[USA] New sources of protein from edible insects to hemp are being incorporated into a growing number of products from bars to beverages. But does microalgae have what it takes to become a serious player in the socalled ‘alternative proteins’ market?
While the product development process at big food companies can seem glacially slow if you are trying to commercialize a novel food ingredient, Francisco-based Solazyme says it is finally hitting the ‘rapid adoption phase’ where its AlgaVia whole algae protein is concerned.
AlgaVia whole algae protein which contains 63% protein, along with fiber, lipids and micronutrients such as lutein and zeaxanthin is yellow with a slightly nutty taste similar to crushed pistachios.
It is grown from a native microalgae strain that naturally converts sugars (Solazyme currently uses corn dextrose* but can use sugar cane or sugar beet) into oils and proteins via a fermentation process, after which it is harvested, washed, dried and milled into a fine powder.
They are not talking about a protein crisis in the distant future, but right now
The protein, which was subject to a ‘no questions’ letter from the FDA in January, is now in several products on US grocery shelves, while scores more are in the development phase, with partners ranging from startups to “leading global food and beverage manufacturers” looking for new vegan, nonallergenic sources of protein, SVP Mark Brooks told FoodNavigatorUSA.
“Some of these conversations with tier one food manufacturers we’re actually having jointly with NGOs and even government organizations about how microalgae could be part of nutrition security planning. They are not talking about a protein crisis in the distant future, but right now.”
And while some customers just like the functionality and the fact it’s a vegan source of protein without allergen issues, some larger customers are looking to build a story around microalgae as a superfood and are homing in on the ‘whole food’ angle, as Solazyme’s ingredient also contains fiber and other key nutrients, he said.
“We’ve got projects close to market where algae is actually the hero and they are really looking at the ‘earth’s first superfood’ positioning. We are having these conversations with customers and they are saying, wow, this really is a nutrient-packed whole food ingredient, a superfood.”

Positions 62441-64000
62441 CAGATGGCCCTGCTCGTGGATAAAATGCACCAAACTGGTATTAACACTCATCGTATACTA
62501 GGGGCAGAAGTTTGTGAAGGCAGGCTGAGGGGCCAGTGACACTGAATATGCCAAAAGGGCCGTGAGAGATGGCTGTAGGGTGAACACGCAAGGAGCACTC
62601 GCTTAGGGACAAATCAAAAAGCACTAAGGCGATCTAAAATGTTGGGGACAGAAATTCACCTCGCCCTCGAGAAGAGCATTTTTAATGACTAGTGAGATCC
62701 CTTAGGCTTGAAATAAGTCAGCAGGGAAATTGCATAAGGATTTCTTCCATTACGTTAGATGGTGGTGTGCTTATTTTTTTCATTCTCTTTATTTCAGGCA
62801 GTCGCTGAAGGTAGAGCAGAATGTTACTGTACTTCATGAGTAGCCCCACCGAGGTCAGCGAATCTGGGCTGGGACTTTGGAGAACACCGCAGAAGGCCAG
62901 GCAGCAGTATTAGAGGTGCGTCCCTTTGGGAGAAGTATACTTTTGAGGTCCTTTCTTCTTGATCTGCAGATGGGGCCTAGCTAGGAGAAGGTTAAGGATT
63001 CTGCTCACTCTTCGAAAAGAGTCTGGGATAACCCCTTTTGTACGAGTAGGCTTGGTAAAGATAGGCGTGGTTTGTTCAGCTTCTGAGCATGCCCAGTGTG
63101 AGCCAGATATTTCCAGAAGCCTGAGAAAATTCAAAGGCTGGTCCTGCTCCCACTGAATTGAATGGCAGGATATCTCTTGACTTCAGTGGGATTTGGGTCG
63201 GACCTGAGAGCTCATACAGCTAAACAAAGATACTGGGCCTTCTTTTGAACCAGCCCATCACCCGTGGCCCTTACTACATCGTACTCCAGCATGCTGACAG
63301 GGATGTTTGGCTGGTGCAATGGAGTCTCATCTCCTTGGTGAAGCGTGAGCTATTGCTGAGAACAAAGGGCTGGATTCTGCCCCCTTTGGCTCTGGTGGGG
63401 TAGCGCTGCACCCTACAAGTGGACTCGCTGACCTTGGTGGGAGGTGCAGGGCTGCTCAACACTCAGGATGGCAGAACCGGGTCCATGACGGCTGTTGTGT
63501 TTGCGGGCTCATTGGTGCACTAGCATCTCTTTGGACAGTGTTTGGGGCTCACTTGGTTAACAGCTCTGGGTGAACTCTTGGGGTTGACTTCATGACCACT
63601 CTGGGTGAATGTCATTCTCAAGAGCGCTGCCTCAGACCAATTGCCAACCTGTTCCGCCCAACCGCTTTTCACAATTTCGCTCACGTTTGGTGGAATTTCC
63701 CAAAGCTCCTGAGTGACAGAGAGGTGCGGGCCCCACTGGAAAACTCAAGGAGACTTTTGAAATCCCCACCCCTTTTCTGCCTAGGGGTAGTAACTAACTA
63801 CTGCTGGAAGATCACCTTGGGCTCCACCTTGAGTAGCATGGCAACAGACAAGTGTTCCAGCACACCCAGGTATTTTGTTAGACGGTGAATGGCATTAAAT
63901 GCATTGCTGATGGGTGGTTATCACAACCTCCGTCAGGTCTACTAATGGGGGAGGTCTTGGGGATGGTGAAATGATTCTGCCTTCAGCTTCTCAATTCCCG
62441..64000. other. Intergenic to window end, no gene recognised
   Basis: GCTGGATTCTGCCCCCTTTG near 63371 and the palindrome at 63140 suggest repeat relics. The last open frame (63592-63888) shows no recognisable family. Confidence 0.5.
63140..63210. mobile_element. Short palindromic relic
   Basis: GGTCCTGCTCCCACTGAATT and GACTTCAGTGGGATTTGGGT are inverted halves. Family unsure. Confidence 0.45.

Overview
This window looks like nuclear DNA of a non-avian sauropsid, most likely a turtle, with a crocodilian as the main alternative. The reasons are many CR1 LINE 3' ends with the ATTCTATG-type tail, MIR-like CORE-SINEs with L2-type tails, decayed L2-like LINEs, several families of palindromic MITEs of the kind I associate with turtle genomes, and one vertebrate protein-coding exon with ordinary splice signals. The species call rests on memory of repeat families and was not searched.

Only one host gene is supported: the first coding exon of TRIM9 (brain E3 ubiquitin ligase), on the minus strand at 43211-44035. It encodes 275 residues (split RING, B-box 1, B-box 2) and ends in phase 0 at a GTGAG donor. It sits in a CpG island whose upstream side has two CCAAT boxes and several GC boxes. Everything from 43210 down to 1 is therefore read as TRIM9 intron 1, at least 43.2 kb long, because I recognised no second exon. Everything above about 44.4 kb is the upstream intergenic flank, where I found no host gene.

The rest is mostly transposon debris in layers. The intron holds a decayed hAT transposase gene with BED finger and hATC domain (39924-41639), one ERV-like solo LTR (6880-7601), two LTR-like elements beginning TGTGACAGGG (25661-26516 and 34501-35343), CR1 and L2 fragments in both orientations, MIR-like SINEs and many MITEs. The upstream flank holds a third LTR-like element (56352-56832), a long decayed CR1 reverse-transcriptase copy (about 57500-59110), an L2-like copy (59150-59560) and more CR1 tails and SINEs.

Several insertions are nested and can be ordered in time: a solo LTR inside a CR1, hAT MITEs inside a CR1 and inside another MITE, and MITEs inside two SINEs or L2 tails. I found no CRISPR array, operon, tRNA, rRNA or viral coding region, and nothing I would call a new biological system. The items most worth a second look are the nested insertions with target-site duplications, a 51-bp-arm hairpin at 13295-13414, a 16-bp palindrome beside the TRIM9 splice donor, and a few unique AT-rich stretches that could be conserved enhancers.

Asked about price, he said: “If you look on a price per unit of protein basis, it compares favorably to pea or rice, or increasingly, high quality sources of soy.”
As for applications,whole algae protein works well in a broad range of products from nutritional supplements, ready-to-drink beverages, to sports nutrition products and powdered beverages, to sauces, snacks, breads and cereals, he said, although two areas stand out.
“We’re really delighted with the traction we’re getting in bakery in particular as people really like the drop-in nature of the product. But we’re also seeing a lot of interest in ready-to-mix protein powders, which is a really dynamic category right now.
Protein, minus the grittiness
From a technical perspective, Solazyme’s whole algae protein has key advantages over rival protein sources as it does not interact with other ingredients (as the cell wall of the algae remains intact), it is stable in a variety of temperatures and pH conditions, and it does not add viscosity or grittiness, added Brooks.
“You can add protein to a beverage and it will stay drinkable, instead of becoming gulpable.”
Similarly, in a low PH beverage such as tropical fruit juice smoothie, for example, you don’t need to add stabilizers to stop the protein from falling out of the solution, ensuring labels stay clean, he said.
While the slightly nutty flavor can be a bonus in certain applications as firms can reduce sodium or avoid using umami flavors, Solazyme has also developed a more neutral tasting variant (by modifying the drying process) for applications where the flavor might be an issue; meanwhile, a paler colored variant is also under development.
A greener source of protein?
From a nutritional perspective, meanwhile, whole algae protein is highly digestible, and has a full complement of amino acids (particularly arginine and glutamic acid), which has sparked interest from firms in the sports nutrition space, he added.
However, what really gives it the edge over rivals is that it is vegan, non-allergenic, non-GMO, and arguably ‘greener’ than rival sources of protein in that it can effectively be made to order – in a matter of days – does not require the cultivation of large tracts of agricultural land, and is highly scalable, said Brooks.
“It’s got four times the yield per hectare vs soy [this figure is based on the use of sugar beet as the feedstock].”
Consumers are open to new sources of protein
But do consumers want to eat algae? Extensive consumer research (Solazyme recently spoke to 3,000 consumers in several countries) suggests they are certainly willing to try, according to Solazyme, which has also developed a suite of algae-based ingredients from high-oleic algae oil and structured fats, to AlgaVia branded whole algae flour – a lipid-rich ingredient that is currently gaining a lot of attention as an egg replacer.
“Even when you don’t give consumers any information,” said Brooks, “they are positive to neutral, and then when you provide some description, the purchase intent goes up.”
*Asked whether the corn dextrose used as the feedstock was derived from genetically engineered corn, Solazyme said: “We have conducted PCR testing by a third party lab to assess the dextrose used as our feedstock to ensure it does not contain GMOs.”
Photo: AlgaVia whole algae protein – which contains 63% protein, along with fiber, lipids and micronutrients such as lutein and zeaxanthin – has a slightly nutty taste similar to crushed pistachios.